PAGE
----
Pay: Salaries for qualified teachers in England, Wales and Northern Ireland range from £19,161 to £30,339, with bonuses depending on responsibilities. In England, experienced teachers unwilling to be promoted out of the classroom can train to become Advanced Skills Teachers. ASTs work to raise standards of teaching and learning by the likes of contributing to high quality teaching materials, mentoring newly qualified teachers and providing ‘model’ lessons to enhance the skills of teachers in their own and other schools. AST’s can earn up to £56,526.

Qualifications: In Scotland, there are three routes to gain QTS. Undegraduates at Scottish universities can complete either a four year Bachelor of Education degree (BEd) – in Primary Education, Physical Education, Music or Technological Education – or a combined (sometimes called ‘concurrent’) degree course – including main subject, study of education and school experience. Meantime, graduates can complete a Post Graduate Diploma in Education (PGDE) course either full-time (one year) at university or – with some institutions – through part-time / distance learning.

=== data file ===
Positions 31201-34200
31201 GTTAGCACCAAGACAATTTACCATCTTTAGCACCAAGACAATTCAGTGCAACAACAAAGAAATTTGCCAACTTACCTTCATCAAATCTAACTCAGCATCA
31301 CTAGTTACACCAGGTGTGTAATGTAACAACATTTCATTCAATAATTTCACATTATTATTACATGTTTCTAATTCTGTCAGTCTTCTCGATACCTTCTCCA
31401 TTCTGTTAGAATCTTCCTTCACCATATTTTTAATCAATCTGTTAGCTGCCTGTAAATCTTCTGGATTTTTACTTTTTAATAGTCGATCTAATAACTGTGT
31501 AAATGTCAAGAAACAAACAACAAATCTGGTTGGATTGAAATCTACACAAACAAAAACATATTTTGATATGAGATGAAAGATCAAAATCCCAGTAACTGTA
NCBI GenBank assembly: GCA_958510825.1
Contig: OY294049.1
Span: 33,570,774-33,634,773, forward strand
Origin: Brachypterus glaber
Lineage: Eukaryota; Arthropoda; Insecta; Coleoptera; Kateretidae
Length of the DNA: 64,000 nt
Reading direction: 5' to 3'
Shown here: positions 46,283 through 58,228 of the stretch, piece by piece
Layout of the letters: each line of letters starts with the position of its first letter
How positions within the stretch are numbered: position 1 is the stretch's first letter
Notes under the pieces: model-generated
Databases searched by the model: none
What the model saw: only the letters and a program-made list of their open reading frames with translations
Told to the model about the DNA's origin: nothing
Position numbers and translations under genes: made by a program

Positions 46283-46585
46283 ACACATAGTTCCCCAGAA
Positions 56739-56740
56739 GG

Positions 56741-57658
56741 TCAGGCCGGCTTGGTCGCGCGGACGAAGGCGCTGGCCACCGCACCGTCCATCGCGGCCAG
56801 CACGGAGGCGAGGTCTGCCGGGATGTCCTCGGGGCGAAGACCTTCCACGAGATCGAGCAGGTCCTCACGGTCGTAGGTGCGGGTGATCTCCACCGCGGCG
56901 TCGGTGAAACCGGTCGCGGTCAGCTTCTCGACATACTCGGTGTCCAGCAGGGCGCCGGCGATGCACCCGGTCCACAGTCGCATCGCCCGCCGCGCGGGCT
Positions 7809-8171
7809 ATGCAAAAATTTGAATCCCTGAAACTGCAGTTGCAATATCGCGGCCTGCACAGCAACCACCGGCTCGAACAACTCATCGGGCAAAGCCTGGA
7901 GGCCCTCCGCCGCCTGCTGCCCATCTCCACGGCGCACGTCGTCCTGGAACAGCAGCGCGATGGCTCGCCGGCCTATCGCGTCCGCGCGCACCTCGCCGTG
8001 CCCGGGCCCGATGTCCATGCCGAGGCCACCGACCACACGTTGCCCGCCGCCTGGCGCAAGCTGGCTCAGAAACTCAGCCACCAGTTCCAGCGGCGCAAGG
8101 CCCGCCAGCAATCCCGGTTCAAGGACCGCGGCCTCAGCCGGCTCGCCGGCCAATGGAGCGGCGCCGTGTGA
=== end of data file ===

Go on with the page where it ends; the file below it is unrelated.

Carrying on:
Funding: Tuition fees for Scottish undergraduates studying north of the border are paid for by the Student Awards Agency for Scotland, which can also offer a means tested maintenance grant of up to £2,480, and a range of supplementary grants (for disabilities, dependents, lone parents, etc) – these are not specifically for student teachers. Those already with a postgraduate qualification looking to move into teaching will normally qualify for tuition fee support, particularly if they want to teach in subjects such as Art, Chemistry, Gaelic and Physics.

Pay: From next April, classroom teachers’ salaries will range from £19,440 up to £31,008, depending on grade and experience. Teachers who have the skills and experience of many years teaching, but who wish to remain in the classroom can choose to become ‘Chartered Teachers’, sharing their skills and experience with other teachers through the likes of mentoring schemes. Chartered Teachers can currently earn up to £38,868.

On gaining QTS, you will be required to register with the appropriate General Teaching Council – for England, Scotland, Wales or Northern Ireland. Once qualified and in employment, teachers must then complete a three-term programme of tailored training and support, designed to equip them for the classroom and lay the foundations of their future career. Nor is this the end of the learning process; Continuing Professional Development (CPD) is a process through which teachers widen and develop their skills and qualifications, ensuring they continue to meet statutory and advisory standards.